Lessons learned while traveling about behaviors that result in intense levels of productivity.

I get so productive on planes. I used to think it was because when traveling, you must creatively think about the most effective ways to complete tasks when you’re out of your normal atmosphere. It’s partly that. Eventually, however, I realized that it had less to do with my location and everything to do with my intention.

I compared my travel days to my office days to see what was different. It turns out there were three key behaviors that were dramatically different while traveling than while I was at the office. Here are the lessons I learned while traveling that I now try to apply to my everyday work.

1. Clear Space = Clear Mind

On a plane, my space is clear. It’s just me, my computer and my notebook. There’s no room for anything extra. I’ve learned that a bunch of stuff all over any desk creates distraction that we just don’t need. A desk cluttered with stacks of paper or file folders, articles you’ve been meaning to read, coffee mugs, food wrappers, etc. can actually distract your mind when you’re trying to focus. Declutter your space anywhere you’re working to achieve a ‘noise free’ environment.

2. Have a Clear Mission

When I travel, I always start with a plan. I don’t get situated in my seat and then think to myself, “what shall I work on now?” I decide beforehand that on the plane I’m going to complete the one thing that absolutely must be done by the time my plane touches down, because on the other end of the route, I’ve learned anything can happen. Whether it’s creating an employee schedule, following up on a customer inquiry, or finishing up reports, create self-imposed deadlines to inspire yourself to work quickly and efficiently. Write it down if you have to, keep yourself accountable and celebrate your accomplishments when you achieve them.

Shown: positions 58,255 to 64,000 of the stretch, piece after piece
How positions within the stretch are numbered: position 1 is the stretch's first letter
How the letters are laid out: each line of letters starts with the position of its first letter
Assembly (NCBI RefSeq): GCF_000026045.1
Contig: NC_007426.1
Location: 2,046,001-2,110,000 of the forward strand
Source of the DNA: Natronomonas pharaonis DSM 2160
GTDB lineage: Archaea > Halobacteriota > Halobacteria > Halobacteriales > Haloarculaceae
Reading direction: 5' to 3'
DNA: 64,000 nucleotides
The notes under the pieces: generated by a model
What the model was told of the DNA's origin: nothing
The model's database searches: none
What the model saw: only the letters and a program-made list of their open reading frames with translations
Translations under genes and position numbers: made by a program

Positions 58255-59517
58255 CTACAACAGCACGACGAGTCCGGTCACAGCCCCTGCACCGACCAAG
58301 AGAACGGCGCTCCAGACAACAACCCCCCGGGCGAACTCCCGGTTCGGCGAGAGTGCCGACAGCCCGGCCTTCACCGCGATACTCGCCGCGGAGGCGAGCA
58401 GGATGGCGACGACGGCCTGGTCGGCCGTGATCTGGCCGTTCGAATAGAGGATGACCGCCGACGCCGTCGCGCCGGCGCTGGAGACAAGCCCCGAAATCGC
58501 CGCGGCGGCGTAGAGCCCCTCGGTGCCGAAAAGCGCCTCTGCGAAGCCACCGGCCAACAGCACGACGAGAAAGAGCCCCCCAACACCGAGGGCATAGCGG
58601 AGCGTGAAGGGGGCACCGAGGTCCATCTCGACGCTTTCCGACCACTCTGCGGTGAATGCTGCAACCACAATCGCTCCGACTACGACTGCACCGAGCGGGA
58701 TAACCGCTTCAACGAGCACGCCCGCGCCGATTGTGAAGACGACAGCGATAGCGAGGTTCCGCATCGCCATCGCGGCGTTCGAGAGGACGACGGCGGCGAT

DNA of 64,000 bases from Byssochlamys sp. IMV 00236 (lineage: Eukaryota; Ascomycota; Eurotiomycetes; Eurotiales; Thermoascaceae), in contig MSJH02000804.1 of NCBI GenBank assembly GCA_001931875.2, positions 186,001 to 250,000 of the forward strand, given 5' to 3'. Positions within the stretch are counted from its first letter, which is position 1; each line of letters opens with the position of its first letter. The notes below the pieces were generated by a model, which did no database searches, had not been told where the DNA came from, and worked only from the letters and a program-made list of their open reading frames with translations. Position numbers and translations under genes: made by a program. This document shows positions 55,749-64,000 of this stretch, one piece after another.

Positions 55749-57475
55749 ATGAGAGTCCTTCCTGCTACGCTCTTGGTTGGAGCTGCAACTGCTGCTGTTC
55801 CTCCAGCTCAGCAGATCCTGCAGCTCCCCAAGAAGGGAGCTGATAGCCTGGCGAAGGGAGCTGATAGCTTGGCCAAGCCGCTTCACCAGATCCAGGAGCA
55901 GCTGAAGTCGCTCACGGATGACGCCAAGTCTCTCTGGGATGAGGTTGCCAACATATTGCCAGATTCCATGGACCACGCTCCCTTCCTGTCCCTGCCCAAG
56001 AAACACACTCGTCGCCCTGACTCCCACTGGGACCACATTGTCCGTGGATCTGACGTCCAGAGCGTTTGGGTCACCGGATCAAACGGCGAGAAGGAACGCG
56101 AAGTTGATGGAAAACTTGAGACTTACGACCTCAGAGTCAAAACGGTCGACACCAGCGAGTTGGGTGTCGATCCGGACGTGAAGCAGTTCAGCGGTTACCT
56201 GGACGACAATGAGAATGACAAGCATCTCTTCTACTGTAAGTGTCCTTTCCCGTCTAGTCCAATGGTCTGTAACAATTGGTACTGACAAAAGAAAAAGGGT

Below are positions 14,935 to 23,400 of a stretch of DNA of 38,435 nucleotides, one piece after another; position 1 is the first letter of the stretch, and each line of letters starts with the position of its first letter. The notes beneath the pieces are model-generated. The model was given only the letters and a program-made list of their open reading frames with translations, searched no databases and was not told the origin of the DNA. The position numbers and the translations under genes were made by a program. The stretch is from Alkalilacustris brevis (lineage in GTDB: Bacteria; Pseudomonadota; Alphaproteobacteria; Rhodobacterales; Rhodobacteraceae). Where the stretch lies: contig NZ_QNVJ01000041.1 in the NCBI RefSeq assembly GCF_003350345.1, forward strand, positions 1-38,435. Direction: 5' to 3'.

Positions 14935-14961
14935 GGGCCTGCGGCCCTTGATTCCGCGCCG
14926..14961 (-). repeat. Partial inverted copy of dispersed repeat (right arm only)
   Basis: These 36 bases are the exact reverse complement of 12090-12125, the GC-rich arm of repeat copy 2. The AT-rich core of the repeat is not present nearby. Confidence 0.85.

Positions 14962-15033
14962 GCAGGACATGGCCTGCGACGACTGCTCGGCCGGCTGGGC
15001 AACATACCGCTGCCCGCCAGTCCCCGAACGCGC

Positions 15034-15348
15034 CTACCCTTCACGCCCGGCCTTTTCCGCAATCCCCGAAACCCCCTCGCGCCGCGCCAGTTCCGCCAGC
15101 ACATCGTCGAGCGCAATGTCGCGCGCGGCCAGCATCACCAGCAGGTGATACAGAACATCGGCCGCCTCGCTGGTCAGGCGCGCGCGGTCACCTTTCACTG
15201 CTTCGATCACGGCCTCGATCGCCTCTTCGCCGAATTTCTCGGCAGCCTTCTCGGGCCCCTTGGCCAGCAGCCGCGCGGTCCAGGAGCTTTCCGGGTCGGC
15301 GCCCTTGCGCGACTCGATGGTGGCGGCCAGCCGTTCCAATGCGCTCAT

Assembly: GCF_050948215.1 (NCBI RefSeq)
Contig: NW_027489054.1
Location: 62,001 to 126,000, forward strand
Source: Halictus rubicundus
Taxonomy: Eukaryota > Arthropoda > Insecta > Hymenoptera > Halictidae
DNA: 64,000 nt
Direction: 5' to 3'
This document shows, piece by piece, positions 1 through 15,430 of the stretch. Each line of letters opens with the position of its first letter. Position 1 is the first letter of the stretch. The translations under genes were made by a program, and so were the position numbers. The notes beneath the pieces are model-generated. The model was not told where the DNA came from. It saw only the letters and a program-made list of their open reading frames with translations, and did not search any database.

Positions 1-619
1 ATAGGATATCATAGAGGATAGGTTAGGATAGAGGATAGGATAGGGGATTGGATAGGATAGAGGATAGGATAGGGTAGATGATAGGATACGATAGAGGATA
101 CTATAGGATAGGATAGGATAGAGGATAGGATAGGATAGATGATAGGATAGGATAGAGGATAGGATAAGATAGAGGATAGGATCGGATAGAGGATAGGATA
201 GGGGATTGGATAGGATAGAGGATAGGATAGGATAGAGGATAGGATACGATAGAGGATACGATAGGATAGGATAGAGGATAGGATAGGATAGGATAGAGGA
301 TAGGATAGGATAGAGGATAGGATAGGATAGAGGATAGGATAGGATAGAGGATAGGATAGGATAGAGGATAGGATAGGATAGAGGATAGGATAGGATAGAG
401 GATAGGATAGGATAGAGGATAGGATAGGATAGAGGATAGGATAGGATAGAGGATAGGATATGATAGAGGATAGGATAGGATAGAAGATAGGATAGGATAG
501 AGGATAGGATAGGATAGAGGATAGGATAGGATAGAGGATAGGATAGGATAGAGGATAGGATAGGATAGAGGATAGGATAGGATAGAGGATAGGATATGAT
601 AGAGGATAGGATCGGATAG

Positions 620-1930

3. Stay Off the Internet

I never opt for in-flight WiFi, unless it’s needed for the one thing I’m committed to completing. This is probably the best habit I ever adopted. And learning I could live without my email for an hours-long flight help me set boundaries back at the office. When you’re not checking email, checking social media or reading news, you’ll be surprised how much faster and more focused your efforts become when it’s not interspersed with checking emails, checking social media or reading news. You don’t necessarily have to shut off your WiFi, but closing out of those programs removes the temptation.

When I think about these three simple habits that have made the biggest difference to my productivity, I’m reminded of Aaron Davis’ Championship Nebraska football team key habits:  They ran the football. They made plays. They blocked.

That’s it. Those were the primary habits that brought out their best work.

It turns out, how I work when I travel is really how I want to work when I’m in the office. I manage my space. I plan my tasks to hit the most important things first. I minimize distraction so I can focus and do my best work. That’s it.

Once you’ve got the key behaviors down pat, consider how the technology you use either hinders or helps your productivity. Do you work smarter, or harder? Tell us in the comments, or connect with us on Twitter

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